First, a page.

In December 2020, I wrote about a popular Bitcoin pricing model that was getting a lot of traction, the S2FX model.At the time, Bitcoin was on a tear and the sky was the limit for price expectations. And this popular model which promised investors the moon and more for Bitcoin prices caught the attention of crypto HODLers everywhere. I’ve never seen a math model garner so much enthusiasm.
This model – as I broke down in detail in my article – was fundamentally flawed. Naturally, at the time, I got a lot of hate for breaking down the math and exposing the fundamental mathematical flaws with the model the way I did. No good deed goes unpunished.
I stand by my original conclusion, which was – an asset pricing model based solely on supply, without consideration for demand, is fundamentally flawed.
As for how the S2FX model is doing these days?
Not so hot.As you can see from this recent post on the S2FX author’s Twitter, it continues to serve as a poor predictor of Bitcoin prices, despite what the logarithmic Y-axis might lead you into thinking. Logarithmic axis is the autotune for charts. The difference between what Bitcoin is trading below and what the price should be according to the S2FX model is at its biggest difference in the history of the model. That’s not good. The price of Bitcoin has rallied back to just above the $43,000. Currently, Bitcoin’s actual price is trading more than 80% lower than what the S2FX model predicts its price should be, which is around $240,000.
- On the flip side, if you’re a believer in the S2FX model, then there’s no better time than now to load up.
This would be no different than a gold bug publishing a flawed framework stating the gold spot price should be $9,000 ounce today but was at $1,800 in the open market.
To be fair, Bitcoin has until 2024 to hit the $288,000 price level predicted by the model… but I’m not holding my breath.
Cryptocurrencies are complicated assets with many unique benefits and drawbacks. To simplify Bitcoin’s pricing to a model dependent solely on a single supply metric does it a great disservice. And on top of that, there’s one major elephant in the room nobody’s been talking about yet…
The Coming Coin to Rule Them All?
Say what you will about them, but blockchains and distributed ledgers are here to stay.And there’s no question about it: they will become increasingly employed as nigh-unhackable record-keepers. Not only that, but thanks to how they can’t be duplicated or forged, they can also be used to create digital currencies. Bitcoin is an obvious example. It’s been around since 2008 and doesn’t look like it’s going anywhere.
- In fact, mining for new Bitcoin now consumes 4 times more electricity worldwide than the total yearly amount used in Switzerland.
The field is still in its infancy, and who knows how it’ll play out? But a lot of very bright minds are involved, and a lot of capital has been invested.Suppose cryptos do go mainstream and become legitimate currency alternatives?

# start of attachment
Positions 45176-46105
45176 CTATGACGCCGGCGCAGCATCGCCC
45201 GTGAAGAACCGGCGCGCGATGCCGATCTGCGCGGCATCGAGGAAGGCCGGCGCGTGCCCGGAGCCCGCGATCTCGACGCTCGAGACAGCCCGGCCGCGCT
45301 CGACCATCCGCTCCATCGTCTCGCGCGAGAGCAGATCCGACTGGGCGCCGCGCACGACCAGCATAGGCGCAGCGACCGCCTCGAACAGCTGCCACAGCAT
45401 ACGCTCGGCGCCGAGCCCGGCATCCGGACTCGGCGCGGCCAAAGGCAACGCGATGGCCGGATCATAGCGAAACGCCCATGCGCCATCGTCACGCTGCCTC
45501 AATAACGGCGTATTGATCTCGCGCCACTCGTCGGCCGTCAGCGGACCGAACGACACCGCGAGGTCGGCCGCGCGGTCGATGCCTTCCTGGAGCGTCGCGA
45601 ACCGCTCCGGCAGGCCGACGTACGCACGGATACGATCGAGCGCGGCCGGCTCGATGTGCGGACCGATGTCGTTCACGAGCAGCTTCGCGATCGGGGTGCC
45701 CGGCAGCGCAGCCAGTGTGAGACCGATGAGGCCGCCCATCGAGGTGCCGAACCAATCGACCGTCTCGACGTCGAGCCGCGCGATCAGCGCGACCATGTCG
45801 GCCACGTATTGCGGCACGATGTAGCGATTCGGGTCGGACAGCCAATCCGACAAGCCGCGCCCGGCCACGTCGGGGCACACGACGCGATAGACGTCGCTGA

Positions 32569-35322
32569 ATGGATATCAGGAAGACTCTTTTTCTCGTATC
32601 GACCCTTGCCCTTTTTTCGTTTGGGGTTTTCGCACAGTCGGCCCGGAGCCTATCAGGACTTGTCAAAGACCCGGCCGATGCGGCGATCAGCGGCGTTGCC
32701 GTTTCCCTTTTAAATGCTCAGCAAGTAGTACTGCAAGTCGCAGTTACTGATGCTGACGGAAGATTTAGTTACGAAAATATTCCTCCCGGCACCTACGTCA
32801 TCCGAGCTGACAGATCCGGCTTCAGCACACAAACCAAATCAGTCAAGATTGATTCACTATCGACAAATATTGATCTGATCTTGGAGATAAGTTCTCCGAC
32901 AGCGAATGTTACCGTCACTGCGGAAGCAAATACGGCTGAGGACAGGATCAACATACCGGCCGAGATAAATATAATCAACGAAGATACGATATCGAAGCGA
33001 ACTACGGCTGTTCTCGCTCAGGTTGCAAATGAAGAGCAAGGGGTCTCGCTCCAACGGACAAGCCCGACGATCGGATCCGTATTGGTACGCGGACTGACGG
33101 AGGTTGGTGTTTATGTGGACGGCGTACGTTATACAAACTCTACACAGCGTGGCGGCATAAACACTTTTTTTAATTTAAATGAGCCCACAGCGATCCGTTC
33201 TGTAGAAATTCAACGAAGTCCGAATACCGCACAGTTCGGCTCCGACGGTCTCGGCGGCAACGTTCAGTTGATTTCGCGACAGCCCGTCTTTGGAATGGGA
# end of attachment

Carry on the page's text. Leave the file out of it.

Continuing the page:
(Now I know some crypto heads will argue with me on this one – “Bitcoin is already a legitimate currency alternative!” But if I can’t go out and do my grocery shopping, fill up my tank, and grab a burger and fries all with the same currency, it’s not a legitimate alternative. And yeah, I’m well aware there are apps that you can use, but it’s nowhere near mainstream.)
- But for this thought process, let’s live in a future Bitcoin is a legitimate, widely used mainstream currency…
Bitcoin transactions would actually boost the velocity of U.S. dollars outside of the Fed. They will also return the concept of privacy to commercial transactions.There are a lot of upsides, and potentially, a lot of money to be made from them. However, there are also some major obstacles. If you want to invest in Bitcoin and other cryptocurrencies, you ignore these challenges at your own peril. It’s far better, then, to make sure you understand these obstacles so you can make informed decisions when it comes to these types of investments.
I’ve discussed a few of these in my #1 Bestseller, ‘Rise of America’.
#1: Government Regulation
The first and biggest obstacle to the widespread adoption of Bitcoin and other cryptocurrencies is the government.
- The government does not like competing currencies, and none but the dollar is recognized as legal tender that must be accepted in trade.
So far, Washington has not moved to ban or even regulate the likes of Bitcoin, and that’s at least in part because it would be so difficult to do.Bitcoin resides on a blockchain distributed across thousands of nodes (computers). It was specifically designed so that no bad actors can gain access to and modify the chain. That doesn’t mean the authorities won’t come after Bitcoin someday if it becomes perceived as a genuine threat to the government’s monetary monopoly. An effective clampdown will be difficult, but by no means impossible, and that’s something every investor should be aware of. You need not look any further than China to see what happens when a government decides it’s had enough of cryptocurrency.